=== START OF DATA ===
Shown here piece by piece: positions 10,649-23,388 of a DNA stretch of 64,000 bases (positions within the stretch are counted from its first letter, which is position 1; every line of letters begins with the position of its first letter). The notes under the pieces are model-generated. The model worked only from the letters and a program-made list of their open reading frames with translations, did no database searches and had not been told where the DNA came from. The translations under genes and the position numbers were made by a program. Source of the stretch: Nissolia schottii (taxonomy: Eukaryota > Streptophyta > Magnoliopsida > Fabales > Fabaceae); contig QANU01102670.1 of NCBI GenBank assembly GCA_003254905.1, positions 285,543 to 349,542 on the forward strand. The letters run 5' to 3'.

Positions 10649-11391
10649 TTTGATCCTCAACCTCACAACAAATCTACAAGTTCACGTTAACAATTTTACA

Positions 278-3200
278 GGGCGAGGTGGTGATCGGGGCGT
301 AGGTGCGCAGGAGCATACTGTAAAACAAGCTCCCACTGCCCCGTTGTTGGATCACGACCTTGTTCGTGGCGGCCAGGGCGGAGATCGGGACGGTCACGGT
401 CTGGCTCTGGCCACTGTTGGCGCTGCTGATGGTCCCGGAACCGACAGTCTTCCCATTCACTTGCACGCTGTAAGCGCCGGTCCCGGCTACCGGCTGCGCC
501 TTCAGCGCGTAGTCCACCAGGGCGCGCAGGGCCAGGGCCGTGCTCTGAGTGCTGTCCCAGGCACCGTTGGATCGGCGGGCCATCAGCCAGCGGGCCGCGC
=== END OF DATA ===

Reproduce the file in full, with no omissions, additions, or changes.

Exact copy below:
Shown here piece by piece: positions 10,649-23,388 of a DNA stretch of 64,000 bases (positions within the stretch are counted from its first letter, which is position 1; every line of letters begins with the position of its first letter). The notes under the pieces are model-generated. The model worked only from the letters and a program-made list of their open reading frames with translations, did no database searches and had not been told where the DNA came from. The translations under genes and the position numbers were made by a program. Source of the stretch: Nissolia schottii (taxonomy: Eukaryota > Streptophyta > Magnoliopsida > Fabales > Fabaceae); contig QANU01102670.1 of NCBI GenBank assembly GCA_003254905.1, positions 285,543 to 349,542 on the forward strand. The letters run 5' to 3'.

Positions 10649-11391
10649 TTTGATCCTCAACCTCACAACAAATCTACAAGTTCACGTTAACAATTTTACA

Positions 278-3200
278 GGGCGAGGTGGTGATCGGGGCGT
301 AGGTGCGCAGGAGCATACTGTAAAACAAGCTCCCACTGCCCCGTTGTTGGATCACGACCTTGTTCGTGGCGGCCAGGGCGGAGATCGGGACGGTCACGGT
401 CTGGCTCTGGCCACTGTTGGCGCTGCTGATGGTCCCGGAACCGACAGTCTTCCCATTCACTTGCACGCTGTAAGCGCCGGTCCCGGCTACCGGCTGCGCC
501 TTCAGCGCGTAGTCCACCAGGGCGCGCAGGGCCAGGGCCGTGCTCTGAGTGCTGTCCCAGGCACCGTTGGATCGGCGGGCCATCAGCCAGCGGGCCGCGC